Is full synthetic oil really neccesary?

In many cases, semi-synthetic oil is fine. Dreamstime/TNS

Q: I bought new a 2018 Mazda6, 4-cylinder turbo. The specs call for semi-synthetic oil. Everyone who I know with auto expertise thinks I should use full synthetic, even a former engineer friend from GM. The tech personnel at my local dealership, including the manager, tell me to follow the specifications recommended. I called the engineering department at Mazda Corp. and a technical representative said, “stick with what you are using.” Any opinions?

R.K., Glastonbury, Conn.

A: Stick with what you are using. Although full synthetic is marvelous, it comes with a premium price tag. It can cost nearly double. Use it if you wish or if you win the lottery.

Q: I have a snowblower that uses two-cycle oil. Is it OK to switch between synthetic and regular two-cycle oil, and which is better to use? Also is it OK to buy several bottles of oil at one time, which will last me several years?

G.D., Harleysville, Pa.

A: You will have no problems switching between traditional oil and synthetic in either your car or your snow blower. Go ahead and stock up when it is on sale.

Q: I have seen on TV that you get 25 more miles to the tank full when you fill up with Amoco premium. We have Nissan Altimas. Nissan recommends regular gas. Will using Amoco premium cause any damage to the engine or void the warranty?

A.P., Chicago Heights, Ill.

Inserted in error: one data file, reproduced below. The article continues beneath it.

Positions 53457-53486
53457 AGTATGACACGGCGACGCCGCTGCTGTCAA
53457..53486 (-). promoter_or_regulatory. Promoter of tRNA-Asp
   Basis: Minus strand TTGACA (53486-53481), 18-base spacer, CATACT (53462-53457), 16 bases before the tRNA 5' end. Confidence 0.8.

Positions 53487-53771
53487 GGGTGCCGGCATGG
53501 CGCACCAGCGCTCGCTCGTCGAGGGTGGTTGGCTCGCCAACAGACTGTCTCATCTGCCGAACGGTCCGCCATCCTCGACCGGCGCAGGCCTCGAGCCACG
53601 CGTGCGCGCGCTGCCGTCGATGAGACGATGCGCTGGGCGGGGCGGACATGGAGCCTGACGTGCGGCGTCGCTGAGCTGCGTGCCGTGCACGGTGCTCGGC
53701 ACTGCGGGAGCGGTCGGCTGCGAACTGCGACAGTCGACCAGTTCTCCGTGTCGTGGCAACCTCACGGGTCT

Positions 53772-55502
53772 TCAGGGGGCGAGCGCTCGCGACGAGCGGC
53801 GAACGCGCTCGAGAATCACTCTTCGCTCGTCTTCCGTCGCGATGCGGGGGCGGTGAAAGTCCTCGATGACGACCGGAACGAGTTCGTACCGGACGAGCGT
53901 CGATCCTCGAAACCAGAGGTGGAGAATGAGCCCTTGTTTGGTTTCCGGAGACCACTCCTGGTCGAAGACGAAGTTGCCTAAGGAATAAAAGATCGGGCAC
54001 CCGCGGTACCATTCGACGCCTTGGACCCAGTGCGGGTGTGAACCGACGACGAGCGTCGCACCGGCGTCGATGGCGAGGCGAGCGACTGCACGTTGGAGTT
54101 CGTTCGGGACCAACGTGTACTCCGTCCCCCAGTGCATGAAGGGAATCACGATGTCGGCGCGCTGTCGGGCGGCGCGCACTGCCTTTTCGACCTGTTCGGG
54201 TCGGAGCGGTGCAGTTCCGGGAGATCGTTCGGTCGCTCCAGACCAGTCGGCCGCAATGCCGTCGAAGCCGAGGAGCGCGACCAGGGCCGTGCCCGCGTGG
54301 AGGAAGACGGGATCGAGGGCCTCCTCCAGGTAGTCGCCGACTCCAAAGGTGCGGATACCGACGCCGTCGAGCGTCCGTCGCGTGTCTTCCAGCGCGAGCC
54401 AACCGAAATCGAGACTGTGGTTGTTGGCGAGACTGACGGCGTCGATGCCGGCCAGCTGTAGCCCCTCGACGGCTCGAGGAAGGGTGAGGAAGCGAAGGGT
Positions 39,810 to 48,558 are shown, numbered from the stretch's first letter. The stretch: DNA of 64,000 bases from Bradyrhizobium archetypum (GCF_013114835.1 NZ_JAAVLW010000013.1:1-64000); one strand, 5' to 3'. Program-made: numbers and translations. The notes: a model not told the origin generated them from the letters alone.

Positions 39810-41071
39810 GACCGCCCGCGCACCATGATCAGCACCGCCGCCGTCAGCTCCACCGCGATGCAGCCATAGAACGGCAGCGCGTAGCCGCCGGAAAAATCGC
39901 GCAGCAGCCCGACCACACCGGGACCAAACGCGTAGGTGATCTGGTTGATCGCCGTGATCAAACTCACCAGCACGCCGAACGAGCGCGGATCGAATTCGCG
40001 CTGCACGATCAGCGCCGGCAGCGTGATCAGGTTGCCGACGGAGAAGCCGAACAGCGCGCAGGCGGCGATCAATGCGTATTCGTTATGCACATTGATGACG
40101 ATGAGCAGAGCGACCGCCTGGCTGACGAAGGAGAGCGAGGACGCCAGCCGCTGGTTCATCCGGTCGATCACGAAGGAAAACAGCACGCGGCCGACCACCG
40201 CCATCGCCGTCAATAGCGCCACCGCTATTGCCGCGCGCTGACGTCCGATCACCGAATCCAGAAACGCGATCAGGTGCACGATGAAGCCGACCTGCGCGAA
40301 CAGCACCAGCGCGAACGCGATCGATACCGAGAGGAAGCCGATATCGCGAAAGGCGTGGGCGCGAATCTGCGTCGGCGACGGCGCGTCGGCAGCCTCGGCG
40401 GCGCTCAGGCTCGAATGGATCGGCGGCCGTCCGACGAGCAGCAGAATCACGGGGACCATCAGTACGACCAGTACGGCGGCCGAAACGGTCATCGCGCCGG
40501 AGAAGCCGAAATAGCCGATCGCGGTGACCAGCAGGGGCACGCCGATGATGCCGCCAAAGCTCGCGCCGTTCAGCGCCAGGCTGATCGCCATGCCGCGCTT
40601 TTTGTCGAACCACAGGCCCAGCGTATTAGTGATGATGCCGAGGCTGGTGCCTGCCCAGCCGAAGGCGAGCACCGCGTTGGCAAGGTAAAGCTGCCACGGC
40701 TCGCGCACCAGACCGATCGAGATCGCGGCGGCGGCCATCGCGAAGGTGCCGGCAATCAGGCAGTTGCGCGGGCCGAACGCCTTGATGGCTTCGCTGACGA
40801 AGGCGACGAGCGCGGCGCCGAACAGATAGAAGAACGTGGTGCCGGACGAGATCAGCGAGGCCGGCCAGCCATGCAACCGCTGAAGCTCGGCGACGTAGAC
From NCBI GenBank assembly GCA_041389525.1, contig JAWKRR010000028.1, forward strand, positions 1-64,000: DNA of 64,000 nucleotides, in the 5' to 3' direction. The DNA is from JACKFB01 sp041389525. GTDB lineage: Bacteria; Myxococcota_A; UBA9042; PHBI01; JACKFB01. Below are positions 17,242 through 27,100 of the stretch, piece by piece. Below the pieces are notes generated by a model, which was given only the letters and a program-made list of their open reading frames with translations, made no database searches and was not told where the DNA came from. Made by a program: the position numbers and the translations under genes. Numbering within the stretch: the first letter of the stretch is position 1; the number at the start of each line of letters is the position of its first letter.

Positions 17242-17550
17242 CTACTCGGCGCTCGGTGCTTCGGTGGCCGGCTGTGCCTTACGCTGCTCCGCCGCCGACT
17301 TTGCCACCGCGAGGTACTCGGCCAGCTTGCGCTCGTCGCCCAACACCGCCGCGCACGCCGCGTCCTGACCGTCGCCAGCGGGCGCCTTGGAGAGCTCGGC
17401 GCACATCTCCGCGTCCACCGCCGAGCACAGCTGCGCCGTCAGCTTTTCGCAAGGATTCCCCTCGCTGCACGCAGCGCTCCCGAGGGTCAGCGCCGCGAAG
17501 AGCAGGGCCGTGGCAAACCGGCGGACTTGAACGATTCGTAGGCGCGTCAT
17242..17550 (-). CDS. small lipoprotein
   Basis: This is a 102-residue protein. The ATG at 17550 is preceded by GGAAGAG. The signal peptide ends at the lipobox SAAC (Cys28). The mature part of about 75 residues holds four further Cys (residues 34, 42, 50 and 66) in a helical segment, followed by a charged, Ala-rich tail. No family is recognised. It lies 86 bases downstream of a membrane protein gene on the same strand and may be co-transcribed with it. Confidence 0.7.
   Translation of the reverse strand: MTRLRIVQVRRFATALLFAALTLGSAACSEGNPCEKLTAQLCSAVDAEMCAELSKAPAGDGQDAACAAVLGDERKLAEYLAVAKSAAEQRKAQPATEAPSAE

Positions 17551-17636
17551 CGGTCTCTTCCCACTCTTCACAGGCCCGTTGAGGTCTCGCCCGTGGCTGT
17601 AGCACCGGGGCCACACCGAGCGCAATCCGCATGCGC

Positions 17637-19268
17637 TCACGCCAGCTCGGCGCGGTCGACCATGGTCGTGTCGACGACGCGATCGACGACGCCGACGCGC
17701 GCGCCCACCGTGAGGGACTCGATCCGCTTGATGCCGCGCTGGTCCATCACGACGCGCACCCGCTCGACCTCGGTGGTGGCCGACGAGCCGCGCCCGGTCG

A: Amoco’s pitch applies to a full-size pickup driven exclusively on the highway. A footnote on BP’s website says that the claim is “based on median difference between 93 octane Amoco Ultimate and 87 octane minimum detergent E10 fuels in late model full size half ton pickup trucks using EPA Highway Driving Cycle (HWFET). Assumes 100% of fuel in tank will be used. Results will vary based on what you drive, how you drive, and other factors.” Using premium gas instead of regular will have no impact on the warranty but will have an impact on your budget. According to the U.S. Energy Information Administration, there is roughly a 25 percent price premium for premium gas based on the most current prices as of December 7, 2020.

Q: I have a 2004 Toyota Camry with just under 60,000 miles. How often should I be changing the oil since I put so few miles per year?

C.R., Pembroke Pines, Fla.

A: You can’t go wrong changing your oil at 7,500 miles or once a year.

Q: I own two cars with moonroofs. As the weather turns cold, the moonroofs tend to emit a squeaky sound as we drive over bumps. What do you recommend to stop the noise?

J.C., Chicago

A: Silicone grease is best. Not only will it reduce the noise, it provides protection for the rubber gaskets. There are also plenty other uses for the stuff around the house.

Q: Recently my 2011 Honda Fit seemed to be losing power with an occasional appearance of the SES light. The analyzer confirmed it was a misfire on cylinder number two. I changed the spark plug and ignition coil and the car seems to be running fine. Now that we are driving less due to the pandemic, and then only short distances, are the spark plugs more subject to fouling?

B.P., Tinley Park, Ill.

A: Nope. Well, just a little bit, but certainly not like the olden days. And not enough to create a drivability problem.

Bob Weber is a writer and mechanic who became an ASE-certified Master Automobile Technician in 1976. He maintains this status by seeking certification every five years. Weber’s work appears in professional trade magazines and other consumer publications. His writing also appears in automotive trade publications, Consumer Guide and Consumers Digest. Send questions along with name and town to motormouth.tribune@gmail.com.

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